When it comes to training and racing, I've always been self-motivated, but now in my mid-40s, the flame doesn't burn as bright for all 365 days of the year. I never needed a training group to help with my motivation, and when I did run with a group, it was more about the camaraderie and social activities. After I was hit by a car in 2003, group training ceased altogether for me. There were many reasons, the biggest of which was that the near-death experience made me wake up and smell the coffee (literally, by sleeping in on Saturdays). My OCD running behavior took a vacation, and the group-running habit no longer served a purpose. I was still motivated to run, bike and swim, but not to get up at 5 a.m. on Saturdays and drive 30 minutes to run someone else's workout. Or sprint out of work and drive like a maniac while changing into my running clothes in rush-hour traffic.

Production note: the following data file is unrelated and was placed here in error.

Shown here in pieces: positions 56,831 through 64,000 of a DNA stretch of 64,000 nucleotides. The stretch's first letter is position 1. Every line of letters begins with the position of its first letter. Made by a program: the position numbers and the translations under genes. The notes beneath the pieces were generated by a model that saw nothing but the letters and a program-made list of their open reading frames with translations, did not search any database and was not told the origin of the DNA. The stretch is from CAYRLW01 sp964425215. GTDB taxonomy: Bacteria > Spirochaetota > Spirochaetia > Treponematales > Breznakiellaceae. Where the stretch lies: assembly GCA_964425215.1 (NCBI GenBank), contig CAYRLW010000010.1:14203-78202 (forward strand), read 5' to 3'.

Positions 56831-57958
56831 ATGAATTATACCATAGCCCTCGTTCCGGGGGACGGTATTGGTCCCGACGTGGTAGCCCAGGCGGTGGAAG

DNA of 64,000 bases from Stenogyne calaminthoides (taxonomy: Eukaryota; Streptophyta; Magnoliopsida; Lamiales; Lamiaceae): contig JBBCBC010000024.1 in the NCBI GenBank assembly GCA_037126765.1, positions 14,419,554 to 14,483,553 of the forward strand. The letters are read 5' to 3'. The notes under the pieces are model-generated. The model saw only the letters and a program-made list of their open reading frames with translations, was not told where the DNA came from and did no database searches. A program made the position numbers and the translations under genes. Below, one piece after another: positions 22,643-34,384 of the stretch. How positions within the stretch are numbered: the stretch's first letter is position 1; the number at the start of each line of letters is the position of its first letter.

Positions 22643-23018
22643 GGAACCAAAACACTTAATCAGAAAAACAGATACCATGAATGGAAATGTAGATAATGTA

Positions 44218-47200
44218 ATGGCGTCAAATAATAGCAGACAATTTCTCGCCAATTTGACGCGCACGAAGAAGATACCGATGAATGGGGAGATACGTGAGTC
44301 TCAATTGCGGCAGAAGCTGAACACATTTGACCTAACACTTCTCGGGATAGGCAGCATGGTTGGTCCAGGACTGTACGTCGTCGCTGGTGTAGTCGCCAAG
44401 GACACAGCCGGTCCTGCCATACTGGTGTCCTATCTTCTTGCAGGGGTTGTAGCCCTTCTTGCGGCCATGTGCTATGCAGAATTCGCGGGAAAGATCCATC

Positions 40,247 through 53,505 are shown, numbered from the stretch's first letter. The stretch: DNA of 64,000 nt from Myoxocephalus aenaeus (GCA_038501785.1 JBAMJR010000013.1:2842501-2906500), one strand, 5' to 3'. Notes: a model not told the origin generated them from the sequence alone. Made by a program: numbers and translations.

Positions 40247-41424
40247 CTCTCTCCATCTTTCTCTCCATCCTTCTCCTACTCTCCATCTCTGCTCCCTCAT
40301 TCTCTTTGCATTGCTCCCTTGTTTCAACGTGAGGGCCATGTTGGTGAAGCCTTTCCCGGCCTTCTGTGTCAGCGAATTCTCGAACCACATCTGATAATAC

For several years, the only time I talked to athletes was at races, and even then, I tended to shy away because I always felt (and still feel) like the poor stepchild riding the beater bike and wearing hand-me-downs. I know my training could use a push from faster athletes now and again and I still find ways to challenge myself as often as possible even though I train mostly alone.